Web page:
As an artist, Julie explores her intuitions through many processes and techniques, and has recently taken interest in acrylic texture mediums. In her spare time, you can catch Julie exploring the food culture of Buffalo or teaching private & public paint classes. If you are interested in learning more, you can contact her on Instagram: @BuffaloPaints.

    • Inspiration:
      The design of the electric box was inspired by the work of two famous Buffalo artists: Frank Lloyd Wright and Charles Burchfield. The image is an abstraction of a maple tree, the most common species of tree in Amherst. The design is reminiscent of Wright's Art Glass windows and the color palette was based on Burchfield's painting, "Four Seasons". Each face of the traffic box will show a maple tree reflecting the seasons in Amherst. The side of the box facing the street is Winter. We chose Winter as the prominent side because the color scheme aligned with the colors of Daemen college, and winter feels like the most prominent season in Buffalo. The vision for the final artwork is multicolored, reflective, and metallic to catch the light as the cars go by.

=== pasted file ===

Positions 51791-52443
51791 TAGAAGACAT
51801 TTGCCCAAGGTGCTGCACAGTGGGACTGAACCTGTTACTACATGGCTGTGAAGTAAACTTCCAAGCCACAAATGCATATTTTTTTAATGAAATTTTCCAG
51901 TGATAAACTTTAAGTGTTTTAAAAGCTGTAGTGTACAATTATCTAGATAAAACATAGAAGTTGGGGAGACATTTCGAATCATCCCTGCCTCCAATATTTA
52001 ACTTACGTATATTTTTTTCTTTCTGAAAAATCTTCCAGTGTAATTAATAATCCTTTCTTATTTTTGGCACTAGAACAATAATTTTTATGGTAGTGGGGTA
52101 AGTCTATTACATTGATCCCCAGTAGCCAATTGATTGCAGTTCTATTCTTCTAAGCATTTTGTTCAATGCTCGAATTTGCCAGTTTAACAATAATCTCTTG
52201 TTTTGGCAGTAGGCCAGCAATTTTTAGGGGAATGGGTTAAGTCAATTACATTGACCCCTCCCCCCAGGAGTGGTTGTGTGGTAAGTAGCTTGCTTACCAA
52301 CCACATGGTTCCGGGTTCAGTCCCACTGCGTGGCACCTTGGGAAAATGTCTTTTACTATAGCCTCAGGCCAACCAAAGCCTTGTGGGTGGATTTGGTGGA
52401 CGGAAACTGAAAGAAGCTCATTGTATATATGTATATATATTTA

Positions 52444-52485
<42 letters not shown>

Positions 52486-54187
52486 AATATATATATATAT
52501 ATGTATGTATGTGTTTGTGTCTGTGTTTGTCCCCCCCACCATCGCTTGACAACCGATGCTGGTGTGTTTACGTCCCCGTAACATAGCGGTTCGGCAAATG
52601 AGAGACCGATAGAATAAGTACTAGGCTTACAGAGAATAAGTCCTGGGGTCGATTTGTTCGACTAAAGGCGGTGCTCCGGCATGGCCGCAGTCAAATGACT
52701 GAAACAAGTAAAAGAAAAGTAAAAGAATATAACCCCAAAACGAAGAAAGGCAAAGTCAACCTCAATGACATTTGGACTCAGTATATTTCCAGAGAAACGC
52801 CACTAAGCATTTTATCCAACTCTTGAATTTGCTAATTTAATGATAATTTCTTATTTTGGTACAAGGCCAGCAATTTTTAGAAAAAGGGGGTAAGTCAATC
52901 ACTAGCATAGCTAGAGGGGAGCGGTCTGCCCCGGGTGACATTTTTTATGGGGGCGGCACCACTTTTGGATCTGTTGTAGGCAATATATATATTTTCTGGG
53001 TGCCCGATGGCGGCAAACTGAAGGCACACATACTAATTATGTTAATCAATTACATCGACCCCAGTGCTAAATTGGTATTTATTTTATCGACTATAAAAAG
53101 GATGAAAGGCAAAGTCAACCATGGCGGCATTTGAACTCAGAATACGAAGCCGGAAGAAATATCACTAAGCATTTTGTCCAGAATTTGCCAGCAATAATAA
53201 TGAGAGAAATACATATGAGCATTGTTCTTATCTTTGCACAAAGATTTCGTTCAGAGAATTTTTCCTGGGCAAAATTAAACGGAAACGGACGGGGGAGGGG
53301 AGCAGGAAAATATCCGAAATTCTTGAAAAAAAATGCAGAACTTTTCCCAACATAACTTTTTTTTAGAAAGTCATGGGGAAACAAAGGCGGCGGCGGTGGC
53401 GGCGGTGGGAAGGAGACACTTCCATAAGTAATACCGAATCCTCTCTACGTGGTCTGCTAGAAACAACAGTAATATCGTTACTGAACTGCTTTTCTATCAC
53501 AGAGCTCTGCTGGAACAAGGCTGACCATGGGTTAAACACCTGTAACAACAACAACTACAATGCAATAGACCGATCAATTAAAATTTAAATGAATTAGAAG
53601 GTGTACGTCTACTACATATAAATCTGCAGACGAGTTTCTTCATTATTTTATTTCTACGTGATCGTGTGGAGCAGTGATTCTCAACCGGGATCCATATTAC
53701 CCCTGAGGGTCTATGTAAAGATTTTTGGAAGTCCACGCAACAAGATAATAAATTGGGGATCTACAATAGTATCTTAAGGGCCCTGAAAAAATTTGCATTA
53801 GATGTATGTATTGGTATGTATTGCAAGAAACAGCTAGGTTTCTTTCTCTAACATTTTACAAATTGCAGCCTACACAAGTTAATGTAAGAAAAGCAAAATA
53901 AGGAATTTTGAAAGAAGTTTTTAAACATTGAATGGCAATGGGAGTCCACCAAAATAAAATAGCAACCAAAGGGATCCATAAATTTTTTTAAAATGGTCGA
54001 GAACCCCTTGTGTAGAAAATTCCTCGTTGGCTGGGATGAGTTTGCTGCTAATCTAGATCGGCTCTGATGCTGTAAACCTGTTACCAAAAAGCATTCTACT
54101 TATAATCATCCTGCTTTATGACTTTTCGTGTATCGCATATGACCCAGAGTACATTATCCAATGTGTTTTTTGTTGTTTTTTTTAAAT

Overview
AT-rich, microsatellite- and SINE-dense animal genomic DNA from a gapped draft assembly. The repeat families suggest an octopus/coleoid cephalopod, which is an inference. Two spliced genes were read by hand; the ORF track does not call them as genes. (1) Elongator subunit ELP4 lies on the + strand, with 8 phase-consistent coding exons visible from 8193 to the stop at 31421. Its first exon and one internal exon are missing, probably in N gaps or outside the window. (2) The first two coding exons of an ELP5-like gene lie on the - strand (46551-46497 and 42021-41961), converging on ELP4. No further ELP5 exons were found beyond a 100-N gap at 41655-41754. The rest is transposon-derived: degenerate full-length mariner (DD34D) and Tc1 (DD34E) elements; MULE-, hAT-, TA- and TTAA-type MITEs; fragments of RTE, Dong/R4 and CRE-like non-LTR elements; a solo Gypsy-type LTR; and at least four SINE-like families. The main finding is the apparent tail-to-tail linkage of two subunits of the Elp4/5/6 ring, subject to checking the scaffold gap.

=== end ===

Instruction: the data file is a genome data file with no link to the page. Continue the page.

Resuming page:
About Amherst

The Town of Amherst was established in 1818 and celebrated its 200th Anniversary in 2018. The town has a geographical area of 53.6 square miles and a population of greater than 122,000.

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  • 5583 Main Street
  • Williamsville, NY 14221